Being able to talk to anyone about anything is a valuable skill in its own right, but it’s absolutely essential for making connections. Being able to initiate a conversation makes it more likely that you will meet people who will turn out to be invaluable contacts. To start a conversation off on the right foot, keep a few key questions up your sleeve. Examples: “Where are you from?” “How did you get started?” “Do you have children?”

3. Develop active listening skills.

Connecting is not about selling yourself, your products or services, or your business. It is about showing the other person that you are truly interested in them. Allow them to open up and talk freely. Give them your undivided attention, even if only for a few minutes. Take an interest in what’s said and acknowledge it by nodding or agreeing. Use positive body language – e.g., facing the person you are speaking to. And be sure to make eye contact! Never check your phone while they’re talking or look over their shoulder to see who else is around.

4. Be a giver.

When you focus on helping others, the “getting” will follow. (And it will often come in unexpected ways!) Remember, nobody likes a “taker.” But when you are generous, others will notice. And you will earn their respect and trust. One way to do this is to try to connect other people at the events you attend. It can be as simple as making one-on-one introductions or as elaborate as giving a testimonial about a person and their services to the entire group.

5. Don’t be a Debbie Downer.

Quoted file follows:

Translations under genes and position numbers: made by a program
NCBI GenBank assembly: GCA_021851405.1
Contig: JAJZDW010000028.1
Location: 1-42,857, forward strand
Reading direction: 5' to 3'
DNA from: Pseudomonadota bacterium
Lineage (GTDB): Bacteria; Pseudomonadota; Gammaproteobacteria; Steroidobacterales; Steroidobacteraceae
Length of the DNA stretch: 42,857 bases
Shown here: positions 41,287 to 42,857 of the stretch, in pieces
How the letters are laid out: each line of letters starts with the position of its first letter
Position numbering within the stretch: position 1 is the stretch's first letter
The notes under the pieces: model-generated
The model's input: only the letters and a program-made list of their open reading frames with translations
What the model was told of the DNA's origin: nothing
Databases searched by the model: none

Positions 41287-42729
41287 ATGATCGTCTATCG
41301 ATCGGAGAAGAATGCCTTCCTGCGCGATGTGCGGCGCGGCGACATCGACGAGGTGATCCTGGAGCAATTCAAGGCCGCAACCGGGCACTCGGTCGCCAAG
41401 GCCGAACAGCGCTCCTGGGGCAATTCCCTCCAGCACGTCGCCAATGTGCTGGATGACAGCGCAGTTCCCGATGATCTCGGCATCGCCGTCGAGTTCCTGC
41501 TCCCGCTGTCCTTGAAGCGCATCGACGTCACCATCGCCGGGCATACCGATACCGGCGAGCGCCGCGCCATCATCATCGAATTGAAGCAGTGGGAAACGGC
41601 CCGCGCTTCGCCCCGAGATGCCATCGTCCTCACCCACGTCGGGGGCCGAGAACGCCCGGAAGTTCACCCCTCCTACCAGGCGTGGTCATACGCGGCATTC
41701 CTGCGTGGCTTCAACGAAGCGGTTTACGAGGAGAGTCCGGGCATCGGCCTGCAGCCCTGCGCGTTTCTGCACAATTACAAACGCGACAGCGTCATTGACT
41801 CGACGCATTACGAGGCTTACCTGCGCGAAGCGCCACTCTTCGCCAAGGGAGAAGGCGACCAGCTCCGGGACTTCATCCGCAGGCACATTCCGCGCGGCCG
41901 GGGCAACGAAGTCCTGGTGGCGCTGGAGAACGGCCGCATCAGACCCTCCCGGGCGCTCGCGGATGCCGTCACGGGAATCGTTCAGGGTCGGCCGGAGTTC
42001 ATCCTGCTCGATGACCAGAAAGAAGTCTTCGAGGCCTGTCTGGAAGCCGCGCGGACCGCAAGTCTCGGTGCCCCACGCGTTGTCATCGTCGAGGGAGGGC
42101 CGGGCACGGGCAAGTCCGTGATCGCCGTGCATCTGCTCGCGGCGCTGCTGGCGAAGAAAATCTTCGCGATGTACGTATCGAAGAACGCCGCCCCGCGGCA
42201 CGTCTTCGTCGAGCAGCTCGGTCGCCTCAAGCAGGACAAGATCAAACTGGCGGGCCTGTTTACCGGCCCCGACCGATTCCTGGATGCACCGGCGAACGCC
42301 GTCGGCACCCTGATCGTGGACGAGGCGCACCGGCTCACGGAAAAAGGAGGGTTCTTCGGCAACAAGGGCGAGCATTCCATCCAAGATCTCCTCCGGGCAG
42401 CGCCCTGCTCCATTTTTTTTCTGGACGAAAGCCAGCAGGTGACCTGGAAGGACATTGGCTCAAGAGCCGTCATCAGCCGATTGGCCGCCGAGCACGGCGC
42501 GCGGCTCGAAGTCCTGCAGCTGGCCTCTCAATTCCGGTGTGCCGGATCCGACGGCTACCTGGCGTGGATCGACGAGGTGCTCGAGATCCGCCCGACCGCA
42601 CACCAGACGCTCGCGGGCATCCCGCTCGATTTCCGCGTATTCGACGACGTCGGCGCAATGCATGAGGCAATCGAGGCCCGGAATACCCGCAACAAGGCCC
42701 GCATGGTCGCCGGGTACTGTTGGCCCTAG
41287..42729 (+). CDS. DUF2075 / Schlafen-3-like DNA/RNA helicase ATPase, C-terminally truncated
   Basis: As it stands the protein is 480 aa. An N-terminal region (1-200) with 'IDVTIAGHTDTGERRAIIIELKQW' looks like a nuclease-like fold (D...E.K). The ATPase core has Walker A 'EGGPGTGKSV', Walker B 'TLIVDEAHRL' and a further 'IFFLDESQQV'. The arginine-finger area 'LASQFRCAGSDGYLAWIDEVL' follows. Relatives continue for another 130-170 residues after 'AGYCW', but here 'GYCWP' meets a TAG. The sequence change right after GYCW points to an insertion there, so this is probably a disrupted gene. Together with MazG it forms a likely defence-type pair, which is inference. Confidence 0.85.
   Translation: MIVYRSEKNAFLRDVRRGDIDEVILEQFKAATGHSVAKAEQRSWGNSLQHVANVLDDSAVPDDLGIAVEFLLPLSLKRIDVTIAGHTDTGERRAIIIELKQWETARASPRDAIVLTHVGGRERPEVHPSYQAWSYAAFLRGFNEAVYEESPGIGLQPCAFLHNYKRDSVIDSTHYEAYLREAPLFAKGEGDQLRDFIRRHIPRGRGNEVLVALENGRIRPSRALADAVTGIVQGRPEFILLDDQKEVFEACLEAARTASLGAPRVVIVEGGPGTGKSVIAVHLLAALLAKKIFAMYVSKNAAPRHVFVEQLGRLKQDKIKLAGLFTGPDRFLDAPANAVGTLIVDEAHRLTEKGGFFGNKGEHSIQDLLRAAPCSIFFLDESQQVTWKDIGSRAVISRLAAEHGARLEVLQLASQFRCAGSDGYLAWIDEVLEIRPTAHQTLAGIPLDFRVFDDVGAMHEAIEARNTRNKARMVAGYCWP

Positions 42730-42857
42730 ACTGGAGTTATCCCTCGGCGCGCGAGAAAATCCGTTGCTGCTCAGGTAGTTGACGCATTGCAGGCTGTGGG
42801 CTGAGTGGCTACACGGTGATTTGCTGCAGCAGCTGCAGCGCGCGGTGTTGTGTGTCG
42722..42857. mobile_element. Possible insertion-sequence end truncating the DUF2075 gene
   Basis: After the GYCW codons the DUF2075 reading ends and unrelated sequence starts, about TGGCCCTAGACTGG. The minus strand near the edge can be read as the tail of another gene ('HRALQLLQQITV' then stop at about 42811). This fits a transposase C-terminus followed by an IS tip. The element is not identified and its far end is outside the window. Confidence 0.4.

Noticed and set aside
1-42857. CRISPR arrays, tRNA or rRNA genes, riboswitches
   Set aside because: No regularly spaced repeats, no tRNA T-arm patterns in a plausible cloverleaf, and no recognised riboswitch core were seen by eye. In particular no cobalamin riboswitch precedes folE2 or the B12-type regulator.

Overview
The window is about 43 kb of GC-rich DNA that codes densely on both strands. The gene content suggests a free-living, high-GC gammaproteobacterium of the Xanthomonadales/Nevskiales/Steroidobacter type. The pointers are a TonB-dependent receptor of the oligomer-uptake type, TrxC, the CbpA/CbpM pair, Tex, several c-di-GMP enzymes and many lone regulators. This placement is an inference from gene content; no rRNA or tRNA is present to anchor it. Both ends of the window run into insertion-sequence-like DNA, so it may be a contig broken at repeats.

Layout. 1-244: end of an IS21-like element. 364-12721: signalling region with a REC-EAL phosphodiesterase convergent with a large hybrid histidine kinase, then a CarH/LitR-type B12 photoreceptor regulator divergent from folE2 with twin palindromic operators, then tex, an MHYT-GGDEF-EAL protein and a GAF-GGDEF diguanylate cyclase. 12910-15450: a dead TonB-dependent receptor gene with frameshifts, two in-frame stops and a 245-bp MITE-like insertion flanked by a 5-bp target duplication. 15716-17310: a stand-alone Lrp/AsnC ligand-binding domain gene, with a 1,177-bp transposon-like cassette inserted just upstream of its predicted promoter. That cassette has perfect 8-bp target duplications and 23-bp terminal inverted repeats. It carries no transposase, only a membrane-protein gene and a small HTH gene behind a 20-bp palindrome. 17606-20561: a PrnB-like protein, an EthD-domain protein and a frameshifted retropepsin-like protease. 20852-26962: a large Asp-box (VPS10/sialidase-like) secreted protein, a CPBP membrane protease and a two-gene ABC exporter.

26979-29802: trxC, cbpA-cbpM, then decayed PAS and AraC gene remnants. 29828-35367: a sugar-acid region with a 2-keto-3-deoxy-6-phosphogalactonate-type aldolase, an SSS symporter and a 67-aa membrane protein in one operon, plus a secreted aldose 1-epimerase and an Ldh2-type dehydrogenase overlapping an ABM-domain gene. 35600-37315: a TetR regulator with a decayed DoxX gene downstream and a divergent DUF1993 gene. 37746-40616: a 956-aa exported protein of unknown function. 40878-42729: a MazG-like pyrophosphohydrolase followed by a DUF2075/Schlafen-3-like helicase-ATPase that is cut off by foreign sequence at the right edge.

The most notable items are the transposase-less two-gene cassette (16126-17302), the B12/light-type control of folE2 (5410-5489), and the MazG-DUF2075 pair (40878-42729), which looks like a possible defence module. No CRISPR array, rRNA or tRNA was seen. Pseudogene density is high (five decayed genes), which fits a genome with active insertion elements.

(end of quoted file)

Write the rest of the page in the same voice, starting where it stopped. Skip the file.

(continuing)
Put on a happy face when you walk in the door. Others will look forward to meeting you if you are energetic, positive, and outgoing. Keep in mind that people enjoy doing business with people they like – so be likeable! If you’re stressed over things happening at work or at home, remind yourself of everything you are grateful for. Let your blessings fill you with happiness and confidence – and carry those good feelings with you. The last thing you want to do is burden other people with your problems. (They have enough of their own!) Instead, try to make them forget their troubles while in your presence.

6. Don’t sell.

Remember what I said about listening rather than trying to sell yourself or your business? Connecting is not about pushing your agenda. It’s about building relationships. Once you’ve made a connection, that person will likely be happy to tell others about who you are and what you do. And word of mouth is a thousand times more effective than you talking about how great you are.

7. Follow up with originality.

Many people think that the same old e-mail follow-up is always okay. Well, it’s not. After the event, send a hand-written note… a poem you wrote about something you discussed… or a relevant newspaper clipping. If you have truly made a connection, the follow-up will be easy and effortless.

By having the right attitude, connecting with others becomes second nature. People see you as someone they want to work with, not as a self-interested businessperson focused on making sales.

[Ed. Note: MaryEllen Tribby, ETR’s former publisher and CEO, followed her lifelong dream and started a new company, Working Moms Only, to help women balance work and family life. Keep an eye out for her columns in ETR on the challenges facing working moms, on marketing, business building, and more. And check out the Working Moms Only website and sign up for MaryEllen’s free e-letter here.]

Mary Ellen Tribby

MaryEllen Tribby is a business consultant and coach to entrepreneurs in the information publishing and digital marketing arena. She led Early to Rise from May 2006 to January 2010 as Publisher & CEO. She has also served as President of Weiss Research, managing divisions of Forbes, Globe Communications, Times Mirror Magazines and Crain’s New York Business. She currently heads up The CEO's Edge and